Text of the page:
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Ampyra
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A new symptomatic treatment for MS

Ampyra (dalfampridine) is a new medicine to improve MS symptoms that was approved by the FDA in January 2010.  
Ampyra is a continuous release formulation of 4-aminopyridine (4AP).  4AP has been around and used in MS for a long time, but well designed studies demonstrating a measurable benefit in MS were only completed in the last few years. 
One of the things that happens with demyelination in MS is that nerve signals can't get through demyelinated areas.  Depending on what that nerve does, this can cause weakness, numbness, vision problems, and the other symptoms that occur in MS.  Without getting into the details, fampridine is supposed to improve the transmission of nerve signals through areas of damaged myelin, and improve symptoms.  It is a symptomatic treatment, i.e. it treats the symptoms of MS, but it does not modify the course of MS by reducing number of relapses or accumulation of disability.  Although symptomatic treatments don't alter the course of disease, they can make a big difference in quality of life.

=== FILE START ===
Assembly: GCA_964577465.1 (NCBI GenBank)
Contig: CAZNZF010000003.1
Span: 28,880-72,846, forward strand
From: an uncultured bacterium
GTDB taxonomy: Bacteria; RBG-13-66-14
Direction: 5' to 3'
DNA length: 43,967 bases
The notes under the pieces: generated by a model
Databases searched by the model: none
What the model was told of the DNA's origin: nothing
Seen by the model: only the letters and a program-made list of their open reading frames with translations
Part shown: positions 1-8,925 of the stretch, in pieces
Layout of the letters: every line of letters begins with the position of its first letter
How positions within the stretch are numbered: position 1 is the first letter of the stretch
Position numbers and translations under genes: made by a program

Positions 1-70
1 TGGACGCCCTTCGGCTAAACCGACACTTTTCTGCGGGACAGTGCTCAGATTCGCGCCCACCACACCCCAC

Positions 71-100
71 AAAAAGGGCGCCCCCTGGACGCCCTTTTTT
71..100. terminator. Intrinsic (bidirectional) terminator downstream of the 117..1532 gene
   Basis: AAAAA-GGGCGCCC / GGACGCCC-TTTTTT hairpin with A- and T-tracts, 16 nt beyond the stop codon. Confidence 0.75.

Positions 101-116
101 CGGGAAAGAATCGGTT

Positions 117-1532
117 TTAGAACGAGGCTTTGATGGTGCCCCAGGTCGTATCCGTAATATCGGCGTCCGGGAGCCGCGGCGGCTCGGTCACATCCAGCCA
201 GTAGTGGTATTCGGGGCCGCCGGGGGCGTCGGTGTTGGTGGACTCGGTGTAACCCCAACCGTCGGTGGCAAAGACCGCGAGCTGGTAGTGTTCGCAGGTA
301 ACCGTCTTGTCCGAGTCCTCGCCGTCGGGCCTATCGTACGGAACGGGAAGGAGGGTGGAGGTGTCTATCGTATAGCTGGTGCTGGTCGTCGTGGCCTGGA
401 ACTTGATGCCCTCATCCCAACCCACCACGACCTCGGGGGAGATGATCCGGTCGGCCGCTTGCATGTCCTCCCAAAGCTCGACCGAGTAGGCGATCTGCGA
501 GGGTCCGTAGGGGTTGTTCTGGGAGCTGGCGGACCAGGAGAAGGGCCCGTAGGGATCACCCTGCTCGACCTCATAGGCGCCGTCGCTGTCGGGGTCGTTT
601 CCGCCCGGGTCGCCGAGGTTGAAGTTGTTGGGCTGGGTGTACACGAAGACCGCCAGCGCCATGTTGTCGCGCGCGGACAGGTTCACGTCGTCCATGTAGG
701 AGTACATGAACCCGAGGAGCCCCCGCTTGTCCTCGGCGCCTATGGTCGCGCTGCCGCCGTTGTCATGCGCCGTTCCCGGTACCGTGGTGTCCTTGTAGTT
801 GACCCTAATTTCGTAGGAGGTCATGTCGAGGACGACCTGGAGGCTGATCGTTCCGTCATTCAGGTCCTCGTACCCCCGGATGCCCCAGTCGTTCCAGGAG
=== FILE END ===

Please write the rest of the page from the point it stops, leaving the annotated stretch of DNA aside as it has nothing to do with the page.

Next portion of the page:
In my experience with Ampyra and 4AP, the benefit in any person is hard to predict.  Some people feel it makes a big difference in their daily activities while other people don't notice any difference.  This probably reflects the severity, type, and location of the damage that MS has caused in the brain and spinal cord.  4AP would be expected to improve conduction across moderately damaged areas, but not in areas with severe damage.  In the clinical studies, about 30 to 40% of the subjects were considered responders. 
The FDA approved Ampyra because it had a measurable effect on walking speed.  It probably should also have benefits on other symptoms which are harder to measure, including sensory symptoms and fatigue. 
The most concerning side effect of Ampyra is seizures.  The risk of seizures increases with higher doses of the drug, and is reduced by a carefully controlled dose and the continuous release formulation.  But some seizures occurred in patients who were taking the drug as recommended. 

J. William Lindsey, MD
University of Texas Multiple Sclerosis Research Group
Houston, Texas

copyright 2007-2017 John William Lindsey